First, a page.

Making More Time For Music, And Less Time For Excuses

March 9, 2016

View from the nosebleeds at The Boss tore up the Xcel on his River Tour.

Music has always been integral to my daily life – see “Pony Jams” Volumes One and Two for more on that front – but a hectic work schedule has made it increasingly easy to pass up concerts. The band won’t even go on until 11 p.m.! I’ll just catch them next time they’re in town…

My insightful colleagues recently shared their strategies for achieving “balance,” and this year, I’ve committed to taking advantage of the off-hours by attending live music. Lots of it. It’s made for late nights, but it’s been worth it – and one of the best parts is being exposed to wildly different experiences from show to show.

Here’s a sampling of the bands I’ve seen in concert in the past month or so. Perhaps it’ll spark your interest to explore a new band, to pull the trigger on concert tickets you’re contemplating – or to simply pursue whatever other passion you may have sidelined due to any number of excuses.

Jenny Lewis with the Watson Twins and M. Ward – Ryman Auditorium, Nashville
I traveled to Nashville where, in addition to visiting honky tonks and Jack White’s Third Man Records, I soaked up the legendary acoustics of the Ryman Auditorium, longtime home of the Grand Ole Opry. Jenny Lewis, formerly of Rilo Kiley, performed her “Rabbit Fur Coat” album on its 10-year anniversary. She was joined by one of my favorite artists, M. Ward, and one of my not-so-favorite-artists, Jimmy Buffett, who briefly appeared on stage for some inexplicable reason. Here’s video that caught the attention of Rolling Stone:

Jason Isbell – Northrop Auditorium, Minneapolis
Long known for his country-inspired guitar work in Drive-By Truckers, Jason Isbell has emerged as (in my opinion) one of the absolute best songwriters of our time. A bold statement, to be sure, but after he netted a couple of Grammys for best Americana album and I watched him sing before a packed-in, enraptured audience at the recently renovated Northrop Auditorium, I realized that many others share my high regard for his emotional (and often devastating) songwriting. Here’s a fantastic performance he did for ACL:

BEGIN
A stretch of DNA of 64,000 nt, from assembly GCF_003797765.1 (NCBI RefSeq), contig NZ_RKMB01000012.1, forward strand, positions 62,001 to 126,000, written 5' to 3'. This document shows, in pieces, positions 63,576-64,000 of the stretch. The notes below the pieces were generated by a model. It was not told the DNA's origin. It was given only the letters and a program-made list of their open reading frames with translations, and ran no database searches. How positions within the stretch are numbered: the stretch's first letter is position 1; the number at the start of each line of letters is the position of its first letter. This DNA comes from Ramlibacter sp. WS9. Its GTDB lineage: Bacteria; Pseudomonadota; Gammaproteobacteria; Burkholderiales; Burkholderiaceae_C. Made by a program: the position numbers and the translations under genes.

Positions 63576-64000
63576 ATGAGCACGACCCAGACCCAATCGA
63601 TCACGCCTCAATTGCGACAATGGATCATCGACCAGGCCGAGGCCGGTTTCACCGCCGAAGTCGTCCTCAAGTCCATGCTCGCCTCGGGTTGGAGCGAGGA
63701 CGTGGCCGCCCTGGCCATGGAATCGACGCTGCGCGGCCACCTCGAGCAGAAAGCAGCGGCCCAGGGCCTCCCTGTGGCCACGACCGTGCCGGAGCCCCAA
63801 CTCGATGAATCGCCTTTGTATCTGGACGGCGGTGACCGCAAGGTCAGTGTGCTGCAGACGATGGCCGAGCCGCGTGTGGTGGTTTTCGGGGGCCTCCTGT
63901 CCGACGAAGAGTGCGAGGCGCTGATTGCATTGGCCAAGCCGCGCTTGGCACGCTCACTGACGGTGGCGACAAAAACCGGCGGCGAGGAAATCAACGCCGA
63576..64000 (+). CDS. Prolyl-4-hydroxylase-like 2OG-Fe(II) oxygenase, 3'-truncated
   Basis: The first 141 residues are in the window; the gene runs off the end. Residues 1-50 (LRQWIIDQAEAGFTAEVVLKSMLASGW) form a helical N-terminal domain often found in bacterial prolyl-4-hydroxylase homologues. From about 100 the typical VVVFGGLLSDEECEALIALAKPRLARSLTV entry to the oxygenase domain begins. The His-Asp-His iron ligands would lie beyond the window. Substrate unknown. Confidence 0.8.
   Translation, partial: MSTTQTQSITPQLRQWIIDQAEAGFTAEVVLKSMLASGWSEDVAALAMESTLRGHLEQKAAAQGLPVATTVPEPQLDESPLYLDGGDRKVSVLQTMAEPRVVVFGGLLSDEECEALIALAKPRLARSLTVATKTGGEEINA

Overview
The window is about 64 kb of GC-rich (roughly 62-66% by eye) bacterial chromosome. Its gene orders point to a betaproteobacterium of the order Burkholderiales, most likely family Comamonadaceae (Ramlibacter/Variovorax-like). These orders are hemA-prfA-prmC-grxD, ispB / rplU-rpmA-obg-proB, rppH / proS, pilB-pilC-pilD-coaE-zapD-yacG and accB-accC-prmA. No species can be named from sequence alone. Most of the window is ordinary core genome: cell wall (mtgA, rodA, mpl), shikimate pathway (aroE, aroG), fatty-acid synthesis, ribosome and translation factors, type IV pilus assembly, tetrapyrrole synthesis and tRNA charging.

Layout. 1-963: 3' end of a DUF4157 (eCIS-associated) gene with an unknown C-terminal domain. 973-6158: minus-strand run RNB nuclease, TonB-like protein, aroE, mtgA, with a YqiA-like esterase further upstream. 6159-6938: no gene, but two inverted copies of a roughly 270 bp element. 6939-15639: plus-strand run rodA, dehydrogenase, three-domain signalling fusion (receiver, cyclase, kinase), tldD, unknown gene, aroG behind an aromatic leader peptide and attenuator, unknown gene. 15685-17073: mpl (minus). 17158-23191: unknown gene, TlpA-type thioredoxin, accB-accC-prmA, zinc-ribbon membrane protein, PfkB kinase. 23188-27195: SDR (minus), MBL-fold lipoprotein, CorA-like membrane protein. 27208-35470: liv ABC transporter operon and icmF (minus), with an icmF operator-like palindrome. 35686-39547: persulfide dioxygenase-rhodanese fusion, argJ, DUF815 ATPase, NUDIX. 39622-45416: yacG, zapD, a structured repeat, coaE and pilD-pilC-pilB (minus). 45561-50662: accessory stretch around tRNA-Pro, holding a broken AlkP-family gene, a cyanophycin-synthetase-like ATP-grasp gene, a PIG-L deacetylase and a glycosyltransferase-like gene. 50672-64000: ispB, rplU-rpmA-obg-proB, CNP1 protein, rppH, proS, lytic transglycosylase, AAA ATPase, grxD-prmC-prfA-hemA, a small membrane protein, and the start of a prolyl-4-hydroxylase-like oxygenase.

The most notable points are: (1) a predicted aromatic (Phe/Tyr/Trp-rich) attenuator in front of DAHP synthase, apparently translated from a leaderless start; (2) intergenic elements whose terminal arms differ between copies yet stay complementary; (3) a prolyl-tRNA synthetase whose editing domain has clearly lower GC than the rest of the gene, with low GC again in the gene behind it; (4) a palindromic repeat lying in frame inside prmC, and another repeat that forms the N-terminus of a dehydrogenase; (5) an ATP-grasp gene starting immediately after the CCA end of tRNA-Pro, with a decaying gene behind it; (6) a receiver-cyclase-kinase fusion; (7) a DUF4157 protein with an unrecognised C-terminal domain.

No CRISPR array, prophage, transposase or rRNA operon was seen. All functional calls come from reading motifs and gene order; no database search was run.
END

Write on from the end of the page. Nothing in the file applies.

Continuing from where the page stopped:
Bruce Springsteen – Xcel Energy Center, St. Paul

I’m always wary of stadium shows. In fact, the only huge arena show I previously attended was the Rolling Stones in Kansas City. But in the last year, I’ve been diving deep into Bruce Springsteen’s catalogue, and when I heard The Boss was embarking on The River tour – in which he’d play the famous record in its entirety – I was hooked. It was an absolute marathon show, spanning roughly three-and-a-half hours as he played “The River” followed by dozens of other songs from throughout his prolific career. (Not to mention the time spent dancing with a 91-year-old superfan.) Here’s a video of the E Street Band playing SNL to promote the reissue of The River:

Modern Radio’s 16th Anniversary Show – 7th Street Entry, Minneapolis
I’ve hit up several local shows, from random bands at the 331 Club, to funny ‘90s covers at Mayslack’s, to a friend’s band called Social Disaster. But the standout was the 16th anniversary concert for legendary Twin Cities label Modern Radio. Sicbay was amazing, as was STNNNG – a singular band whose sporadic frontman’s style is perhaps better described as shouted poetry than “singing.” Check them out below:

Godspeed You! Black Emperor – First Avenue, Minneapolis
Godspeed’s a Canadian group that ushered in the “post-rock” movement in the late ‘90s/early 2000s, later made popular by bands like Sigur Rós. Their long, swelling instrumental songs are a far cry from the short, verse-chorus-repeat pop songs that dominate our culture, but they’ve amassed a devout following for their moving, beautifully orchestrated compositions. After a long hiatus of touring, they performed to a packed First Avenue Mainroom and the emotion in the crowd was palpable. Here’s footage from a different but similar show, for a peek at their unique style:

Adam Levy – The Dakota Jazz Club, Minneapolis
Adam Levy is best known as the frontman for The Honeydogs, but he’s also an accomplished solo artist who, after losing his son to suicide, has been a frequent speaker on mental health issues. A friend of mine, who operates Think Piece Publishing, recently released Levy’s powerful new record, “Naubinway,” which grapples with incredibly difficult subject matter but shares glimmers of hopefulness throughout. It’s a gorgeous record, and Levy put on a great show at the Dakota. Here’s a great track, performed on MN Original:

Coheed and Cambria – The Myth, Maplewood
So either you know who Coheed is or you don’t, and if you don’t, it’s unlikely that you’ll become a fan at this day in age. But they, along with countless bands in the early-‘00s “emo” movement, were inextricable from my formative years. So I decided to join a bunch of other slightly sheepish guys in their late 20s and early 30s as we raised our fists and sang along to catchy tunes that helped define our teenage years. If nothing else, you should watch the video below because it’s one of their corniest, and really shows off their singer’s infamous hairdo:

I have no intention of slowing down – in fact, I’ll be hitting up Tortoise at the Cedar Cultural Center tonight, and I’ve procured tickets to see Steve Albini’s Shellac at First Avenue, Father John Misty at Northrop, Wilco and Kurt Vile at Hall’s Island. And I’ll be sure to nab tickets to Sturgill Simpson at First Ave.

Hope to see you there!